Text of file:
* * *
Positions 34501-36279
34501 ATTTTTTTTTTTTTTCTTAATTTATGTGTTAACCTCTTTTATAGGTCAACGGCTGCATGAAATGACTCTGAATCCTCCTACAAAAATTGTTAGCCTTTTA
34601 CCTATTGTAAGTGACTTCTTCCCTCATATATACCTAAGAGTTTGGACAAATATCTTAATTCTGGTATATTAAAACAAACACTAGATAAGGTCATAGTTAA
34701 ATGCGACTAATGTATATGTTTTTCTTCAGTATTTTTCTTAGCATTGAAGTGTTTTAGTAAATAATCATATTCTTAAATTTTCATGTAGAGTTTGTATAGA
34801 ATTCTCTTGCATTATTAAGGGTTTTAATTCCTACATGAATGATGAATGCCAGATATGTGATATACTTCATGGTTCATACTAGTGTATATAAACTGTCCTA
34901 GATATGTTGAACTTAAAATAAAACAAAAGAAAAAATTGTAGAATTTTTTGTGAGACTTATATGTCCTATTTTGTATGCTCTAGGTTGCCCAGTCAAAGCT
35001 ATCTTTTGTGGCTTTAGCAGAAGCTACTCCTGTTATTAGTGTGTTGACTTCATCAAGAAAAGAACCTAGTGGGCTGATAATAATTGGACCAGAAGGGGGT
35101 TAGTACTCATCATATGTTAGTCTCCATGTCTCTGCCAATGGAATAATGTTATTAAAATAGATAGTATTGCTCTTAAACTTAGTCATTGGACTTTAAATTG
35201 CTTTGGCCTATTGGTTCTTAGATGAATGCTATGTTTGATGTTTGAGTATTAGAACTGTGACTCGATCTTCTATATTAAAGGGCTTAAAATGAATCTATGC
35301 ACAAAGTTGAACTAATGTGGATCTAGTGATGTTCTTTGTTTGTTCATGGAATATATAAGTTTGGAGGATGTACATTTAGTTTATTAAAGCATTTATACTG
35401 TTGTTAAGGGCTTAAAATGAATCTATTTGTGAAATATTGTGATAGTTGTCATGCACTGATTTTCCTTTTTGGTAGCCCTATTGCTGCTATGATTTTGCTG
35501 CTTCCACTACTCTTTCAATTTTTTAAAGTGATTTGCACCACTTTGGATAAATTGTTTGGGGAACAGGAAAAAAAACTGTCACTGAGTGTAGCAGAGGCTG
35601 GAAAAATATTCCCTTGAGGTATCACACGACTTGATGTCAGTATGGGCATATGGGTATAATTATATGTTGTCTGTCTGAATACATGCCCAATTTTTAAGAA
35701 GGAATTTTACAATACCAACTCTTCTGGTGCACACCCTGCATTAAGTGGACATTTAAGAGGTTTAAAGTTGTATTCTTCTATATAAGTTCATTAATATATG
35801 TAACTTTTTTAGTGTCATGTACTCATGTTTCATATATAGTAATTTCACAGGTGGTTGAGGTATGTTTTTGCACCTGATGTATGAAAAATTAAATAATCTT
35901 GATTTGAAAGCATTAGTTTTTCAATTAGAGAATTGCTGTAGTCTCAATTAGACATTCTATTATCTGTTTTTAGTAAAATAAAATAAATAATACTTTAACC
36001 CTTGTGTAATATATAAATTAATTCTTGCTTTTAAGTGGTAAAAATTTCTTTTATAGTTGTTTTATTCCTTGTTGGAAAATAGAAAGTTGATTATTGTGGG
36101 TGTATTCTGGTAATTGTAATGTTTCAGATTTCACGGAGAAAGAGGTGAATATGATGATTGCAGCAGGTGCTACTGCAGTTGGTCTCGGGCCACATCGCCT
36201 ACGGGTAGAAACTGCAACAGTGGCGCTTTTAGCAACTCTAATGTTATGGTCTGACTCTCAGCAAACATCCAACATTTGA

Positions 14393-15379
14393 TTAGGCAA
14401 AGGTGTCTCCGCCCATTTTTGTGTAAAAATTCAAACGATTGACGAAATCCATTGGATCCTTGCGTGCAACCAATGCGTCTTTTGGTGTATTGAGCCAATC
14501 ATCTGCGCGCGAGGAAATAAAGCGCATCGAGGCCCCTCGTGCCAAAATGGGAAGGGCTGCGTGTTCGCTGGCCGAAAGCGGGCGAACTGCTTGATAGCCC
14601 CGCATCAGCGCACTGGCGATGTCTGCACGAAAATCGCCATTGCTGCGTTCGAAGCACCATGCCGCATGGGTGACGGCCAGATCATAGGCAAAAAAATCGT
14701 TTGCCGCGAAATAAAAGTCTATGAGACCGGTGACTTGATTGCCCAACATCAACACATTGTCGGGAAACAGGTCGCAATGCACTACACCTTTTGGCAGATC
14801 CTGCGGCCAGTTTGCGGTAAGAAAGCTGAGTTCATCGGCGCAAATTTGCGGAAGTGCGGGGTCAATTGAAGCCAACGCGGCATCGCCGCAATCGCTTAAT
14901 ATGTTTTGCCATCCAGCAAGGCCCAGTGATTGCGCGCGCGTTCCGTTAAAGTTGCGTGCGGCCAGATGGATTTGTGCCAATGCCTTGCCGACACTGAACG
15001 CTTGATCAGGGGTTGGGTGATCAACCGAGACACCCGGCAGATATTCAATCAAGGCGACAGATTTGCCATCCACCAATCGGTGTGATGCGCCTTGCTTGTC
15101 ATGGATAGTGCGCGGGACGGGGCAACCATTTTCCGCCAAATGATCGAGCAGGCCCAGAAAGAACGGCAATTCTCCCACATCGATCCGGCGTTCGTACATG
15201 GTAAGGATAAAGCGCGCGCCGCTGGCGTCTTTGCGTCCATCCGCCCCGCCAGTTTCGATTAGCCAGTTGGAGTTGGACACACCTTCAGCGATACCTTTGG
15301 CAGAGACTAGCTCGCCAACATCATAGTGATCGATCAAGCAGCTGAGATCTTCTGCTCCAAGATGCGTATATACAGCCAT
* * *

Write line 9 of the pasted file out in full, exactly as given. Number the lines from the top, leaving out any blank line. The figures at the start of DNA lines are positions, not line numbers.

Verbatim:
35201 CTTTGGCCTATTGGTTCTTAGATGAATGCTATGTTTGATGTTTGAGTATTAGAACTGTGACTCGATCTTCTATATTAAAGGGCTTAAAATGAATCTATGC